Negative attitudes towards obese people are based on an emotional response of disgust, a new study suggests.Previous research had already established the fact that overweight individuals are blamed for being lazy and not exercising self-control, leading to negative evaluations of those individuals. The new findings, published in the International Journal of Obesity, suggest that the emotion of disgust can explain that association and may help explain why negative attitudes toward obese individuals are so resistant to change."Although the scientific community acknowledges biological, behavioural and social contributors to body weight, a common belief in society at large is that one's body weight is almost infinitely malleable," says UNSW psychologist Dr Lenny Vartanian. "The problem with this idea of willpower is that we chalk it up to a moral weakness."Dr Vartanian's findings suggest that this moral judgement is not based on logic but on an emotional response to obesity itself.Disgust is a basic emotion that motivates distancing from a perceived physical or moral contaminant, Dr Vartanian says, yet such responses can change as a result of social influences: attitudes to smoking, for example, have swung from acceptance towards disgust since the 1950s.Read the full story at the Faculty of Science newsroom.Media contacts: Dr Lenny Vartanian | email@example.comBob Beale - Faculty of Science media liaison | 0411 705 435 | firstname.lastname@example.org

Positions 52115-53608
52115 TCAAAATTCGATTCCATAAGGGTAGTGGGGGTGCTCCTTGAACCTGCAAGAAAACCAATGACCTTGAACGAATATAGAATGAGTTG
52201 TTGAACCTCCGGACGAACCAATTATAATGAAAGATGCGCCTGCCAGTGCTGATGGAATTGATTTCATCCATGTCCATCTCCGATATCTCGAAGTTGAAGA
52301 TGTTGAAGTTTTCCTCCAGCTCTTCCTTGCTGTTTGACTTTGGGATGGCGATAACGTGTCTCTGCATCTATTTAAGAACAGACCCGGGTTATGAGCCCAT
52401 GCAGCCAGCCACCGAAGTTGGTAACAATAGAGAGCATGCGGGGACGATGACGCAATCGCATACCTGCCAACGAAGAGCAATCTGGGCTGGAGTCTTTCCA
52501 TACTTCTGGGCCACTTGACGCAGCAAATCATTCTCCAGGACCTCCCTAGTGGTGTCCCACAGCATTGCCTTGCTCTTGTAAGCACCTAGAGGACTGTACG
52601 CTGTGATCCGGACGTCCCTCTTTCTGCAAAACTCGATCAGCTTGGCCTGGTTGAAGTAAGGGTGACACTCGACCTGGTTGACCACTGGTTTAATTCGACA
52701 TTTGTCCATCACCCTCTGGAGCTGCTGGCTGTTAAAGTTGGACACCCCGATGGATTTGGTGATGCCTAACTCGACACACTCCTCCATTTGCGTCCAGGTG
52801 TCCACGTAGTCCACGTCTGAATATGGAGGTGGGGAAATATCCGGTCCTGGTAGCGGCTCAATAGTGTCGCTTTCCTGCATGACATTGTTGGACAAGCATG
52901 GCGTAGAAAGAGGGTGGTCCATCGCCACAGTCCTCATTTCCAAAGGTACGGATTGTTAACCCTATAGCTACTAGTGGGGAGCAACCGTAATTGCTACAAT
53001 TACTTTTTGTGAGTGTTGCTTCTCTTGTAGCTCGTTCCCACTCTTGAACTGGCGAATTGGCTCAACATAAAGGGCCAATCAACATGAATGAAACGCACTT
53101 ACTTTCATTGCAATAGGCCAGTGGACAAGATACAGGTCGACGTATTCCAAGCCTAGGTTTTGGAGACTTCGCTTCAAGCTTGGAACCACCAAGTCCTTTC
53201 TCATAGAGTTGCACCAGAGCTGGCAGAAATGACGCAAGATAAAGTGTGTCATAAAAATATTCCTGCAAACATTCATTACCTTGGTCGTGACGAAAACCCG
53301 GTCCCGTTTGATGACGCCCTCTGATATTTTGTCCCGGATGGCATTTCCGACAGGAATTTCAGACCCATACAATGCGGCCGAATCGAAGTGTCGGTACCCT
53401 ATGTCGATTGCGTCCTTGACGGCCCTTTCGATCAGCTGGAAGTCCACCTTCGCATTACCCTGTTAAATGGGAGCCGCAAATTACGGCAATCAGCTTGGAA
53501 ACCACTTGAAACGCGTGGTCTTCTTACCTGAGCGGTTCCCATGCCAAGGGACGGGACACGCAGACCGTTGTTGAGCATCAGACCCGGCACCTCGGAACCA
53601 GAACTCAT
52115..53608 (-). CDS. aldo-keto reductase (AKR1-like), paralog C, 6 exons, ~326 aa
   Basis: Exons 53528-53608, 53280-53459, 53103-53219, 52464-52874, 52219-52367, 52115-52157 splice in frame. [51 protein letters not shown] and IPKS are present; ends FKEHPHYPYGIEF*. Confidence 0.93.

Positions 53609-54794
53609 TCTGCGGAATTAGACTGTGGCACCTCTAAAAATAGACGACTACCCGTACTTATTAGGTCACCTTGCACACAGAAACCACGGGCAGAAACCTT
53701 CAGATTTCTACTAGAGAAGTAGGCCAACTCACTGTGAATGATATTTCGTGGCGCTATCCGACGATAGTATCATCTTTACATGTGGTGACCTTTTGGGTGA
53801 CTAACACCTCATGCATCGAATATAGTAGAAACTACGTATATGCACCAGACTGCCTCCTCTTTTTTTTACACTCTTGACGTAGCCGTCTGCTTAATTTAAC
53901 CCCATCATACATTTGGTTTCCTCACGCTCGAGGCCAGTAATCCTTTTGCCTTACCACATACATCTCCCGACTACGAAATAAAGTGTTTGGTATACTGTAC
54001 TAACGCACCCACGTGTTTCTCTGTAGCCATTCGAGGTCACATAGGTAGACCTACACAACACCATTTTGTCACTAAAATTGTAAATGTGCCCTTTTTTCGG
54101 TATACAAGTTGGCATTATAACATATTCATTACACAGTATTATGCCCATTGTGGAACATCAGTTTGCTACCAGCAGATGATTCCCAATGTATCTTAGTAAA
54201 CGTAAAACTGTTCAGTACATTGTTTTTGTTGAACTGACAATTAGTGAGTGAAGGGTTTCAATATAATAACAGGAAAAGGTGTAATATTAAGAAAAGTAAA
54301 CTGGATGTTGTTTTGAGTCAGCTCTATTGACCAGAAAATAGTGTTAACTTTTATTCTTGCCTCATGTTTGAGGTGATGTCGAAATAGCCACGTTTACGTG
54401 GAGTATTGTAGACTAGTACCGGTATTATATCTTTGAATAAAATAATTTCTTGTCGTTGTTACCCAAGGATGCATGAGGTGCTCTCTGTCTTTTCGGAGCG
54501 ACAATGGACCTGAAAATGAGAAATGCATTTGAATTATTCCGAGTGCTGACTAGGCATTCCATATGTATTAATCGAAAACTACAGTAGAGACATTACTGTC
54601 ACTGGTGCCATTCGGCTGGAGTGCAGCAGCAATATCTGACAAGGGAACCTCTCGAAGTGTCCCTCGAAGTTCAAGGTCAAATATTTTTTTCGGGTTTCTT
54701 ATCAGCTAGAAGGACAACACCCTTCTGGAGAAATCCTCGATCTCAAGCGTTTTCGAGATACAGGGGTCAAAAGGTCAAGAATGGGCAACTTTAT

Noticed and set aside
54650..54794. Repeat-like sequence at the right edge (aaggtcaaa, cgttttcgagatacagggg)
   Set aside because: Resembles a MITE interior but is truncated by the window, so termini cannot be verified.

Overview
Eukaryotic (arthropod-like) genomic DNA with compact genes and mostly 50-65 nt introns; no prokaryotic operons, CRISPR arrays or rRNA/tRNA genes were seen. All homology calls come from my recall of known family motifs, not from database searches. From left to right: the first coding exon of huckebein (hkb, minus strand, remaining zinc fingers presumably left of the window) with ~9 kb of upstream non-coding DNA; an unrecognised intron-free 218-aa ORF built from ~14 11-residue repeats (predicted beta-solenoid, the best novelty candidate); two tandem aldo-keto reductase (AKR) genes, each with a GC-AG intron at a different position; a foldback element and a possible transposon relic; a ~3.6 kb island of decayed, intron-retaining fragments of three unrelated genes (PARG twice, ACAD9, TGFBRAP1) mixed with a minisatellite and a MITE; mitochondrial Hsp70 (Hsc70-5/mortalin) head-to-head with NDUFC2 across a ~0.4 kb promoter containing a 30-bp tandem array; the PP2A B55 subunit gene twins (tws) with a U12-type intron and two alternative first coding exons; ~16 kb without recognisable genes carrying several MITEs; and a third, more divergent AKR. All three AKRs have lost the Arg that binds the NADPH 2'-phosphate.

Obesity bias a gut feeling
Negative attitudes towards obese people are based on an emotional response of disgust, a new study suggests.